MSU President's Column for Traill County Tribune
August 25, 2018
Mayville State serves in an important role for our state
The Grand Forks Herald reported this week that tuition rates in North Dakota are less than in Minnesota. I’m happy to say that Mayville State was listed nearly at the top of the most affordable four-year institutions, coming in second behind the institution whose tuition and fees are just $100 less than Mayville State’s per year.
This is great news! Recently I visited with new students at a student success orientation activity. I asked each of the students what brought them to Mayville State. Affordability was a consistent answer among the students with whom I visited.
Not only is a Mayville State education affordable, it’s a great value! We offer wonderful programs, exceptional extracurricular and co-curricular opportunities, and Mayville State’s legendary brand of personal service that is second to none.
This is just one reason why I’m “Comet proud.” We are Mayville State University. We do what we do and we do what we do well. I’m proud of what we stand for. I’m proud of our faculty, our staff, and how we treat students.
That being said, I am delighted that our enrollment numbers on the first full day of classes for the 2018-19 academic year are extremely positive across the board. The word about the good things happening at Mayville State is out and students are taking advantage of the opportunities we have to offer.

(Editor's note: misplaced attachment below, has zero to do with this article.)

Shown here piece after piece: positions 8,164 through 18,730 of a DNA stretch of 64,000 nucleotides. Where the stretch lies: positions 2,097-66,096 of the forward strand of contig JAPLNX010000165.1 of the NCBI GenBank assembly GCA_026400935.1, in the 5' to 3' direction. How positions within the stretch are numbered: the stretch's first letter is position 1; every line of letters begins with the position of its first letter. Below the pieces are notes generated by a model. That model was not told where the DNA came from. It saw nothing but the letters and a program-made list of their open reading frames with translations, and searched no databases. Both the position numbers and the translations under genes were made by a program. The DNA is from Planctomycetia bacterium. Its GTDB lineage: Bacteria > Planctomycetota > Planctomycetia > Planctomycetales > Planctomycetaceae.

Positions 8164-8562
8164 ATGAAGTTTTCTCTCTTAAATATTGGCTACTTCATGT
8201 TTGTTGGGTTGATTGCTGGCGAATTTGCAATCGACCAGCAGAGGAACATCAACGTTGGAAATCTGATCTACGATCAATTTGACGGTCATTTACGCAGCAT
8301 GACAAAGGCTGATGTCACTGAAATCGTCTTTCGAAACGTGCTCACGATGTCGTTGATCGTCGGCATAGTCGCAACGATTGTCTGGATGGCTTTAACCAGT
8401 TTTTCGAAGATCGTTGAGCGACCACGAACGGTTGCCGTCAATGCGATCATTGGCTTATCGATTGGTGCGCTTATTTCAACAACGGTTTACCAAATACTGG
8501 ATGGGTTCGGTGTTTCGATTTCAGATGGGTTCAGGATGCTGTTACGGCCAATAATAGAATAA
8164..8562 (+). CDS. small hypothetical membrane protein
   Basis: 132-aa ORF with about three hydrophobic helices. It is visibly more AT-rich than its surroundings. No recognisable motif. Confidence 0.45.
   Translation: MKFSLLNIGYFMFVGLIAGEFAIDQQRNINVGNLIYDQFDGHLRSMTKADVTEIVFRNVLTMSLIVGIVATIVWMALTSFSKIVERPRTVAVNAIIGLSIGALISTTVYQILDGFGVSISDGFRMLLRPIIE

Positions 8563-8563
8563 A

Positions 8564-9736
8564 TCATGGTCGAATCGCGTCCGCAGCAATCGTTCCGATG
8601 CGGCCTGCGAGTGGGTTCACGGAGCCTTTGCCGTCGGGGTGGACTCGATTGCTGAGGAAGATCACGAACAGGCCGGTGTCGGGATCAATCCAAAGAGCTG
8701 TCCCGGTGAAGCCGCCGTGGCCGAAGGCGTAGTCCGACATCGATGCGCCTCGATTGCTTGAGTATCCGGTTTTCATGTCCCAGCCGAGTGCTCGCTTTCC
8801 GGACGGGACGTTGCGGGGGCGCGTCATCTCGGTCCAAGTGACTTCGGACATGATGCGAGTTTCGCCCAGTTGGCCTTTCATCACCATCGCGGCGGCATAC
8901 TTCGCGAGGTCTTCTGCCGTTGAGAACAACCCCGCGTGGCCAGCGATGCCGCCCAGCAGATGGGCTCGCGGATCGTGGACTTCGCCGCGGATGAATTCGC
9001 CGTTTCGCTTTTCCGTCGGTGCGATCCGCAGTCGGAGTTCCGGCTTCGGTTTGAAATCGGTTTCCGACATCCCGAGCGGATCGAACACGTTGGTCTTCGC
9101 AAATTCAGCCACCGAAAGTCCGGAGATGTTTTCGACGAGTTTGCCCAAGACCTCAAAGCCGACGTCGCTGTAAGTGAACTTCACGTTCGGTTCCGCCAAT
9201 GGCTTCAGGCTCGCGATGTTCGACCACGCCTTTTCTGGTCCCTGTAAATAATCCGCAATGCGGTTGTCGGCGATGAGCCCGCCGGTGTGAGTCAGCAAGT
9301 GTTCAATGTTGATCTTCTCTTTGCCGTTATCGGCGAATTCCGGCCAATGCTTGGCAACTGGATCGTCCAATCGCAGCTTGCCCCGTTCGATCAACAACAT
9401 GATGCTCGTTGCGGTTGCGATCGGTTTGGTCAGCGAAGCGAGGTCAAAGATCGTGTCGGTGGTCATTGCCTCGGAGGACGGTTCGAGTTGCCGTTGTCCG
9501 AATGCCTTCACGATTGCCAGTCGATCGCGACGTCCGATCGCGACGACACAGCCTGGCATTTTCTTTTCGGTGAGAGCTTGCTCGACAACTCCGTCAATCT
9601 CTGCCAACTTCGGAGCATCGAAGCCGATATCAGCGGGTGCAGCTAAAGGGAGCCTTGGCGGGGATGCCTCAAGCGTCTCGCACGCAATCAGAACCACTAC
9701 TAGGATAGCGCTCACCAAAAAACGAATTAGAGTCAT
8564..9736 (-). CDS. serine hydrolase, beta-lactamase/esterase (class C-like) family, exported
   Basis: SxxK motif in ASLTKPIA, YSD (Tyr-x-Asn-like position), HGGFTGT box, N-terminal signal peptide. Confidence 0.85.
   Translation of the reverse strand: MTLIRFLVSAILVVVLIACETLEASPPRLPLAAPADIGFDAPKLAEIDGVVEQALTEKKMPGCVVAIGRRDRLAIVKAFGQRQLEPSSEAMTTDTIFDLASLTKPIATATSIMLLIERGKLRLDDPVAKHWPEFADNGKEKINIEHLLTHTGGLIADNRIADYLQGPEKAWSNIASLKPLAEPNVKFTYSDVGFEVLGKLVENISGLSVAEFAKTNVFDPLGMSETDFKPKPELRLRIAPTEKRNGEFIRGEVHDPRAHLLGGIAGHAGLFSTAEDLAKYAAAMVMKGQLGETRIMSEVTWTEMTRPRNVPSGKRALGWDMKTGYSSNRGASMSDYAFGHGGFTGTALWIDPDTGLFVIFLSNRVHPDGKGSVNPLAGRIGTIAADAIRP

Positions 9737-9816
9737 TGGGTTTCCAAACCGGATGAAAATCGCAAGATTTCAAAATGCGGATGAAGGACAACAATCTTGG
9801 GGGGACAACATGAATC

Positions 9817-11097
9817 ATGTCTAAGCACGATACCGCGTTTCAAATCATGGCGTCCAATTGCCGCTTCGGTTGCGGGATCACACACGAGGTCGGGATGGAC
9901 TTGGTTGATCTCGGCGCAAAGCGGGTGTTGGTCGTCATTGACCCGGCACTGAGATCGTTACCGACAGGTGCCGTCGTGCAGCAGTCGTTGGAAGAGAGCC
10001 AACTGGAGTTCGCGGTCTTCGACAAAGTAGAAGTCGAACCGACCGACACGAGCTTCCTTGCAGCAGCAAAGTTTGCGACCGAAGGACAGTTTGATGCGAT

In my first state of the university address at Mayville State last week, I laid out my strategic priorities for the next 12-to-36 months as Mayville State University president. They are: collaborations and partnerships, direction and growth, and funding priorities.
It is my goal to develop strong relationships with K-12 education, community colleges, and with the community. With K-12, we will be working hard to get our faculty into the schools and sharing their ideas and knowledge. Getting students into the classrooms is important too. We can do that through internships, practicums, and service learning opportunities. In our work with community colleges, we’ll concentrate on developing articulation agreements and review current and new programs and how we might work together to offer more opportunities for students. Education is an economic engine for North Dakota, and our “town and gown” relationships will fuel that economic engine.
We know that building on the firm foundation that has been formed over the last several years will require some change. As Albert Einstein said, “We can’t do the same thing over and over again and expect different results.”
Research shows that average human knowledge doubles every 13 months. Until 1900, human knowledge doubled about every 100 years. By the end of WW II, knowledge was doubling about every 25 years. IBM predicts that one day human knowledge will double every 12 hours. It used to be that a person with a college education was set for the next 30 years. That is no longer the case. We can’t wait. We need to change with the times to keep up with this rapidly increasing rate of human knowledge.
We will need to put our efforts into improving our retention rates and look at academic program growth.
Funding priorities will be extremely important in the overall scheme of things, as well. Affordability for students is key, but it is difficult to maintain in tough economic times, when energy and crop prices are down. We’ll need to take a serious look at budget stability and revenue generation, with the goal of keeping student costs as low as possible. I also plan to launch a salary compression study. Unfortunately, several years of no raises leaves our faculty and staff salaries in a tough spot. Often times, in order to get new faculty, we need to pay them more than those already on staff. I want to do what I can to remedy this predicament.
I look forward to working with all constituencies to bring Mayville State to even greater levels of success. To soar to new levels, we need only compete with ourselves.